BOSTON — Most parents say part of the college experience is the company you keep. And most schools don't let you down. Looking for a Christian club? It's there. Veggie advocacy? No problem. Students can sift through groups, applying and resigning as they wish. But some law school students at the University of Wisconsin feel things are a little too free. Specifically, they're questioning where their student fees are going - and they've taken the issue to court.
If successful, their lawsuit could mean that student groups across the country could be funded only through "check-off" boxes on tuition statements, instead of through student governments. At UW-Madison, a campus with close to 800 student organizations, this presents a logistical nightmare. More important, it denies students the opportunity to decide for themselves, through a representative process, which organizations merit funding.
The thrust of the suit is simple: The university's system of student-fee distribution threatens freedoms of expression and association, both of which are guaranteed by the First Amendment.
Currently, the elected student-finance board gives a small percentage of tuition dollars to campus groups. These fees, which average about $30 per student per year, are distributed to groups ranging from the College Republicans to the International Socialist Organization, with a host of apolitical service groups occupying the middle.
The lawsuit, bankrolled by a Christian legal foundation, mirrors similar suits at state universities in Oregon, Minnesota, and California. If the Seventh Circuit Court of Appeals gives it a nod, the suit will be a real blow to a working system.
Granted, I've seen student government put on some fairly amazing displays of ineptitude and inefficiency in my four years of college. But I've been impressed by the way the system reflects the American political process, allowing fresh ideas a fair chance at public funding, and giving students from all political viewpoints a chance to express themselves.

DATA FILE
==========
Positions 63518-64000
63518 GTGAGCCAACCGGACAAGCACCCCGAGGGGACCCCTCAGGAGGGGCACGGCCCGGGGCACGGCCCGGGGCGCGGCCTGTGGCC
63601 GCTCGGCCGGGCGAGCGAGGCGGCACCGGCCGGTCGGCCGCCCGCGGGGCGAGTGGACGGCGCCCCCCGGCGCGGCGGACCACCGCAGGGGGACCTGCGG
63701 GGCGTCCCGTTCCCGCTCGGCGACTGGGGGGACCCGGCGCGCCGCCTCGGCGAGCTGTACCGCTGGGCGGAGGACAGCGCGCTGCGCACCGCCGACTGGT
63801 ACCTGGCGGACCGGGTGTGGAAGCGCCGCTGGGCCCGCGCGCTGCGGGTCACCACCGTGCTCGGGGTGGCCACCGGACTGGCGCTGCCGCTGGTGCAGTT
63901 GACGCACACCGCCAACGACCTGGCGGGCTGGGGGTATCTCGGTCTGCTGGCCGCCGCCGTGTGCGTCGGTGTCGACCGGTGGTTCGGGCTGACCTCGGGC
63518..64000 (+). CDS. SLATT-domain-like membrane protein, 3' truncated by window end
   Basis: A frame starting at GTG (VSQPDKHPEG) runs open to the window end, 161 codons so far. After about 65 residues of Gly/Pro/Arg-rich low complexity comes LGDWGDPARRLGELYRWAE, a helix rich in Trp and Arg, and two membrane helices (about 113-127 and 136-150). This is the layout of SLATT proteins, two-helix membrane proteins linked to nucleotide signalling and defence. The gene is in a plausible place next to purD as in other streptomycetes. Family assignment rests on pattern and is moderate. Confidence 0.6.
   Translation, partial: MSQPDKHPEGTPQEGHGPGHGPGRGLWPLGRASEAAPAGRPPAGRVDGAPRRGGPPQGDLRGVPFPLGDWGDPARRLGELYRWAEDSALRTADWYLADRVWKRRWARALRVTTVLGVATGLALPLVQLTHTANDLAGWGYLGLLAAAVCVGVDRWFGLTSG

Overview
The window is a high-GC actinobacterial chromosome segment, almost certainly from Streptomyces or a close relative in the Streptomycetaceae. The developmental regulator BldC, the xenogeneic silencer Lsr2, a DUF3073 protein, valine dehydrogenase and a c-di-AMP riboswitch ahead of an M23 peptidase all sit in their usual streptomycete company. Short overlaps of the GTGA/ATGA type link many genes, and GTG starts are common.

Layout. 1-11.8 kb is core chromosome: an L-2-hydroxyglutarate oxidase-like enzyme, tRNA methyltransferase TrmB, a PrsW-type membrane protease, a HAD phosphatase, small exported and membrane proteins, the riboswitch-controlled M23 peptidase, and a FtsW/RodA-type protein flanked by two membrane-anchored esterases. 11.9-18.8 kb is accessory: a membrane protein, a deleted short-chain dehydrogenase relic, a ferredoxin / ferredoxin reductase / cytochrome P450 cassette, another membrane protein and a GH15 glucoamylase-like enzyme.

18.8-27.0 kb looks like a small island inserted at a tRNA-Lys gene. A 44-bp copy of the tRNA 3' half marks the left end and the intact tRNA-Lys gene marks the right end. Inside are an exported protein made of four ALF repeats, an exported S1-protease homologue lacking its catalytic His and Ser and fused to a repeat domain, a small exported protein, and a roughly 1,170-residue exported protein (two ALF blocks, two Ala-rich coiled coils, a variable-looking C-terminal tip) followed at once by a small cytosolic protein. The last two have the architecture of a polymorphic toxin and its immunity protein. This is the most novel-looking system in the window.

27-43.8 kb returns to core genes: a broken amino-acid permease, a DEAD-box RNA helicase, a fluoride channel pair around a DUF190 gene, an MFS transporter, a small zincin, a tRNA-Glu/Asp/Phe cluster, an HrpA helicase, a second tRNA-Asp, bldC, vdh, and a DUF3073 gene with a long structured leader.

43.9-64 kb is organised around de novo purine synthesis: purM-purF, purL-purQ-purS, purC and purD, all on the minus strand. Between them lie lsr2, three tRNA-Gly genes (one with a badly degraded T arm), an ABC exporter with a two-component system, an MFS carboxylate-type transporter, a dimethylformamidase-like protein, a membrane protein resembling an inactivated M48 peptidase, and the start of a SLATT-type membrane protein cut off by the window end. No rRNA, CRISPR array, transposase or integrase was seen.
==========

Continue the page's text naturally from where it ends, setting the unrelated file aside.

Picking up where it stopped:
The college experience would be incredibly empty if deprived of its variety of outlets for activism and idealism. What's particularly disturbing about it is the threat it represents to organizations that provide service as well as advocacy. When you de-fund the Campus Womens' Center (one of the groups specifically targeted for its pro-choice stance), you take away the support, counseling, and education that the center offers. When you attack groups that work as support centers for minorities on campus you send a clear message: "You are not welcome." In many cases, no funding means no voice. Period.
It seems unfair that the proposed system would back a "nonpartisan" student newspaper, or concerts and art exhibitions, but not support services from groups that reach out to vulnerable students while actively campaigning on their behalf.
The future of these lawsuits is uncertain, but students at public universities across the country should be asking themselves a simple question: "Is an open forum for student groups worth what I pay for it?" While I may disagree with some of the groups on campus, my answer is "yes."
* James Norton is a senior majoring in history at the University of Wisconsin in Madison. He is editor of The Daily Cardinal, a campus newspaper.